A tractor-trailer rear-ended their silver Toyota Camry, leaving a tangle of crushed metal.
Only their 18-year-old daughter Nicole, a freshman at Georgia Southern, survived the crash that was heard throughout neighborhoods along the highway.
Mallett, 51; his wife, known as “Miss Jackie,” 49; 12-year-old Drew, a student at Stephenson Middle School; and the family dog all died. Nicole was treated for minor injuries at a New Jersey hospital and released.
News of their deaths sent shock waves through their Carriage Trace subdivision in Stone Mountain and through Lithonia, where the family had operated a successful Golden Krust Bakery & Grill franchise since 2006. Jackie Mallett was also an administrative assistant at Stephenson Middle.
On Wednesday, customers arriving to pick up lunch at the restaurant, which opened for two days after being closed on Dec. 28 on the news of the accident, were stunned to learn that they had lost beloved friends.
The Malletts relocated to the United States from Jamaica when they were young. They settled in Stone Mountain 15 years ago and acquired the Golden Krust franchise in 2006. It quickly became a popular hangout for many in the Caribbean-American community.
Fliers taped to the door and windows of the restaurant in the Rockbridge Square Shopping Plaza on Wednesday notified the public of visitation, wake and funeral arrangements on Jan. 4 at Gregory B. Levett Funeral Home on Flat Shoals Parkway between 1 and 8 p.m. and the funeral service at 11 a.m. on Jan. 5 at Tabernacle Assembly of God Church, 1580 Agape Way, also in Decatur.
At a Jan. 2 candlelight prayer vigil in front of the restaurant, more than 50 family members, friends and customers remembered the Malletts as generous, conscientious and hard-working business owners who built a personal bond with customers.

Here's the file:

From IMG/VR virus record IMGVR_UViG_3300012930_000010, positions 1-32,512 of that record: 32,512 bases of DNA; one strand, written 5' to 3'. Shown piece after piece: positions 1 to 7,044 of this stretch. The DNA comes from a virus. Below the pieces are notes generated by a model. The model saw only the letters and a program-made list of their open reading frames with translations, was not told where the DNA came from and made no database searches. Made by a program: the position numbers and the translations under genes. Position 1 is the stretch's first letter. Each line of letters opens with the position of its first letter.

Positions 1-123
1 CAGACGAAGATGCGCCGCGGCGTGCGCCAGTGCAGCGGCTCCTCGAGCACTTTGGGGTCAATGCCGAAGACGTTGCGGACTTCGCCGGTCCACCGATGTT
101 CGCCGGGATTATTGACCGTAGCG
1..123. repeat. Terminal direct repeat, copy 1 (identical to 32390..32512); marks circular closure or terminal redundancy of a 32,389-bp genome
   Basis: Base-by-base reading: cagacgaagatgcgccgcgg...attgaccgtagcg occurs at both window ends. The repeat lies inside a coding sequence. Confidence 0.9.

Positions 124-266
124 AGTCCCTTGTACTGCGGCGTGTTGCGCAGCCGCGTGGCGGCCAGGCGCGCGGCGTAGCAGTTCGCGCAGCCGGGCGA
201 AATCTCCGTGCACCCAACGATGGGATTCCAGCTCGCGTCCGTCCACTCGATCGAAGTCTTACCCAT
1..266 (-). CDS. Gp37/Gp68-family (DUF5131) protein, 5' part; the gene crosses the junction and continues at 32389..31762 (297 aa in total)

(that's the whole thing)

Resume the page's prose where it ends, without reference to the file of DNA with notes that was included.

Jacqueline Hawthorne-Robinson, a family friend and owner of the Golden Krust franchise on South Hairston Road, said the Malletts’ sudden death is a great loss.
“We really loved them,” she said. “We’re going to miss them. They were a super family.”
The family was returning to Georgia after visiting Ainsworth Mallett’s ailing mother, Prudencia Mallett, 82.
Hundreds of people also remembered the family at a Dec. 30 candlelight vigil at Stephenson Middle School.
On Wednesday, a makeshift memorial of flowers, balloons and teddy bears crowded the entrance of the restaurant, which closed again after the vigil. Hawthorne-Robinson said it’s up to the family if it reopens.
“We’re here to support them anyway we can,” she said.
Golden Krust employee Yanique Hawkins was operating the restaurant on Wednesday. She said Nicole was doing “OK physically.”
Susan Edwards, another employee, said she has been trading text messages with Nikki nearly every day since the accident.
“She’s coping but has moments when she starts crying,” she said.
Edwards said Nicole is expected back in Atlanta for her family’s funeral service.
Alyson Gray, a regular customer, said she never had a bad experience at the restaurant.
“They’re always kind, always accommodating,” said Gray, gazing at the flowers and funeral notice in the window. “Great people. I’m in shock. My deepest condolences to the daughter and the rest of the family.”